CONTRERAS: I printed out the lyrics. Can you read them? I can't.

SAYRE: (Reading) Tú eres la tristeza, ay, de mis ojos, que lloran en silencio por tu amor. Me miro en el espejo y veo en mi rostro el tiempo que he sufrido por tu adiós. You are the sadness in my eyes, which cry in silence for your love. I look in the mirror and see in my face the time that I suffered for your goodbye.

CONTRERAS: It sounds better in Spanish.

SAYRE: Oh, yeah.

CONTRERAS: (Laughter).

SAYRE: Always does.

CONTRERAS: It's been covered by so many people - Rocío Dúrcal has, again, one of the most popular. Juanga's version is from the 1990 album "Live At El Palacio De Bellas Artes" in Mexico City. I think it's definitive. I think that is the definitive - because at the beginning, he says that it's more than a song. It's a prayer. And that's exactly it.

SAYRE: I've never heard that. That's exactly...


SAYRE: ...Right.

CONTRERAS: And it's been played so many different times. And where it really helped, I think, was after the 2019 shooting in El Paso, the mass shooting. That's it. That's all I'll say.


GABRIEL: (Singing) Amor eterno… Eterno… Ojos que…

CONTRERAS: OK. That was...

SAYRE: Woo (ph).

CONTRERAS: ...(Laughter) Very emotional.

SAYRE: You got to - you got something to...

CONTRERAS: It's emotional.

SAYRE: ...Get us dancing again, Felix?

CONTRERAS: Yeah. Well, I mean, just, you know, as an afterthought, I did play that at my mom's memorial - my mom's funeral. So, yeah, it touches everyone, and it's appropriate...


CONTRERAS: ...That it's included in the national registry...

SAYRE: Absolutely.

CONTRERAS: ...Of recordings. OK. As my mother would say, let's pick up the pace a little bit. All right. Now we're going to - 'cause she did - she loved to party and she loved to dance. And so we're going to go back into the archive now 'cause there's a long list of songs that have already been included. So let's start with your selection. What do you have?

SAYRE: Oh, OK. I'm really excited about this one. This is more in your wheelhouse, Felix. But it's significant to me as well. So Buena Vista Social Club, of course. They recognize the full album, so it's literally "Buena Vista Social Club." Let's play a bit of the most popular song from the album - you've definitely heard it before - "Chan Chan."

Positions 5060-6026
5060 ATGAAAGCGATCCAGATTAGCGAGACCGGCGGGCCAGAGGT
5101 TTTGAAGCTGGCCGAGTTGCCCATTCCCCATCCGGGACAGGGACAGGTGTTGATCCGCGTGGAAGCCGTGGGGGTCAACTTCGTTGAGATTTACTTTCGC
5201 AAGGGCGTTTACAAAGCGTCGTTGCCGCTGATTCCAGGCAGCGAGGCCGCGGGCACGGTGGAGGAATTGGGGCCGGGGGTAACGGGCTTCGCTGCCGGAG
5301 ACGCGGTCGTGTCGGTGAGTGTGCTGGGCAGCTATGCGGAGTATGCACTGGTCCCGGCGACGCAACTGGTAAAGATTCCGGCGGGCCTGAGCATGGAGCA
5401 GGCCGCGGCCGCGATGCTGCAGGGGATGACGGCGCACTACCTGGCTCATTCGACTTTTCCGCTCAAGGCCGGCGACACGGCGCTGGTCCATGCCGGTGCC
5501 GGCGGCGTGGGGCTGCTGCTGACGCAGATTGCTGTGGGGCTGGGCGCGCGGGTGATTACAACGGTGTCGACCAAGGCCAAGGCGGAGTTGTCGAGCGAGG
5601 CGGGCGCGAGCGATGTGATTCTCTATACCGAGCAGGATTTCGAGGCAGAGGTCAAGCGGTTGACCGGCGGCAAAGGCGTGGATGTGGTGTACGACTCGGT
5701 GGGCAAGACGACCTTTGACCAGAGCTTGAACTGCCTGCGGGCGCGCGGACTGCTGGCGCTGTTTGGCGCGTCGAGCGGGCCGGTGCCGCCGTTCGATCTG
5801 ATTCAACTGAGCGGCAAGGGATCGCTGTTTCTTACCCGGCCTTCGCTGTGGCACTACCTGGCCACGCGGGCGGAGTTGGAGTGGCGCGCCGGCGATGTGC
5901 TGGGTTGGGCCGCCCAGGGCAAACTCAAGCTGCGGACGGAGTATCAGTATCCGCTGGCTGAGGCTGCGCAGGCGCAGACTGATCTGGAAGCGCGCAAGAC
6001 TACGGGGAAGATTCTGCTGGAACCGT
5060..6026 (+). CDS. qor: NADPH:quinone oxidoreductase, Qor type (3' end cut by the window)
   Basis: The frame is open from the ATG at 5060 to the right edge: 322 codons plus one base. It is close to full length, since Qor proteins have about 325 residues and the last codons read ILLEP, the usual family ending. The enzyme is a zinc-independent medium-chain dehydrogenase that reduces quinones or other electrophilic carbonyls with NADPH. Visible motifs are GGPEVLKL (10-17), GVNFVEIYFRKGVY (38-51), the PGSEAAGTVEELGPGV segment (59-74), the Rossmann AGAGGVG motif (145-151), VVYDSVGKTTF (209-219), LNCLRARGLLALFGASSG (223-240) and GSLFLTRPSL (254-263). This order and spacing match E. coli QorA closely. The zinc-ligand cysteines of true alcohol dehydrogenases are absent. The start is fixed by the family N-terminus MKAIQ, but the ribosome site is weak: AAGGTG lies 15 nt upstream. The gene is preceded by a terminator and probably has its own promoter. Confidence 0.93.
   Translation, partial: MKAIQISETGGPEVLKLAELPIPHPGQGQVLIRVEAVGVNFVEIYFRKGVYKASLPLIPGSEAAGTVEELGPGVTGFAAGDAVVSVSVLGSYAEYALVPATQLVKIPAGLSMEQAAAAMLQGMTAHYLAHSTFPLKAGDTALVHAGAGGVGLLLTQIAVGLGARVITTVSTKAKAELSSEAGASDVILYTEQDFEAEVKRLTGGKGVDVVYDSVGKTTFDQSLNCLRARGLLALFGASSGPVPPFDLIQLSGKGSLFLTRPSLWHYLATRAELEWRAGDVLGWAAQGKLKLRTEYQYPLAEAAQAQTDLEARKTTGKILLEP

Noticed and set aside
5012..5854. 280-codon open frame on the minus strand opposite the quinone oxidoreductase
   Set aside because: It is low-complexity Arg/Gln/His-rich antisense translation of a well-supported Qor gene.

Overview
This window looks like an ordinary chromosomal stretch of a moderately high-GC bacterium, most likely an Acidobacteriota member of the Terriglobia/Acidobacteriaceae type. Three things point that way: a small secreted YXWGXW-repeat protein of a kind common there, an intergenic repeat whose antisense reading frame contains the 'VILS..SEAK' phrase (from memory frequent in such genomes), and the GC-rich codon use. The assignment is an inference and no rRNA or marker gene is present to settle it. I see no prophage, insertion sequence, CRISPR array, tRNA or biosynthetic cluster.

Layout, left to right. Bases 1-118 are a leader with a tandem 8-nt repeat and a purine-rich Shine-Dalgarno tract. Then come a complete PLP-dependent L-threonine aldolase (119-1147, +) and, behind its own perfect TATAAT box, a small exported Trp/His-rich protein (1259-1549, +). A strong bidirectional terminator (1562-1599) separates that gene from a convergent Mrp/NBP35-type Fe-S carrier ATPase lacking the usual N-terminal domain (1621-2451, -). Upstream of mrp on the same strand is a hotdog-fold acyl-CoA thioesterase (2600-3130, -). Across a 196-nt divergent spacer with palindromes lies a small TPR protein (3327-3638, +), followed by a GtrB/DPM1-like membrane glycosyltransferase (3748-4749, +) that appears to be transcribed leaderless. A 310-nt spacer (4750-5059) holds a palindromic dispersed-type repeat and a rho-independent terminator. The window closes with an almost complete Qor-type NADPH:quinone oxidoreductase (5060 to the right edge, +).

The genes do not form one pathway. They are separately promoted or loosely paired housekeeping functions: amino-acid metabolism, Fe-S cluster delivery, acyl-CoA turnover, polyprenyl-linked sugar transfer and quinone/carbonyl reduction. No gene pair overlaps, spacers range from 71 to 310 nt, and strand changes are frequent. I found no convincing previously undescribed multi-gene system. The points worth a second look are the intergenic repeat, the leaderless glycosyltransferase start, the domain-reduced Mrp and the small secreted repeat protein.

BUENA VISTA SOCIAL CLUB: (Singing) El cariño que te tengo no te lo puedo negar… Se me sale la babita, yo no lo puedo evitar… Cuando Juanica y Chan Chan en el mar cernían arena, como sacudía el jibe, a Chan Chan le daba pena…

SAYRE: So Felix, obviously I don't even know how to encapsulate this because there's so much to be said. One, I'll just preface this by saying we did a whole episode on Cuba and Afro Cuban music, and this is, like, the pinnacle of everything that we talked about. But specifically what I wanted to say is, for one, that is not something that I particularly grew up with. I know your story with all of this music is very different, Felix, but I didn't necessarily grow up with a lot of Latin jazz, Cuban music, any of that kind of stuff, but this album made its way even into my home.

I mean, it was something I still remember when my dad first put the CD on and I was, like, I perked up. I had never heard anything like it before. And I think for a lot of people, that's what this record was. I mean, they recorded it in six days. They brought together all kinds of musicians from all across Cuba, some of the best that they had. They made it in six days, but it was generations of work.

CONTRERAS: It was an example of the old being new again, right? The story behind it was that the music producer, Ry Cooder, was going to bring in some African musicians to record with some Cuban musicians, some of the musicians that were assembled that eventually made it to the record - to the Buena Vista record. But the African musicians had visa problems and they never made it to Havana.

So the Cuban musicians they were going to record with, musicians who had their brightest moments back in the 1940s and '50s, they took advantage of the studio time and took a musical trip down memory lane to play traditional Cuban son and boleros, and that became the "Buena Vista Social Club" album.

This is a look back into the past of the glory early, early days of Cuban son, Cuban music, Cuban guaracha, all of these different styles that eventually became salsa - right? - we just talked about Fania - down the line, but these are the roots. And so all of these musicians were celebrated and brought out of retirement. It was really a fantastic event.

SAYRE: The timing of it, too, Felix. I mean, this record was published in '97. Can you, like, two-second spark notes the significance of that timing in relation to the history of the island?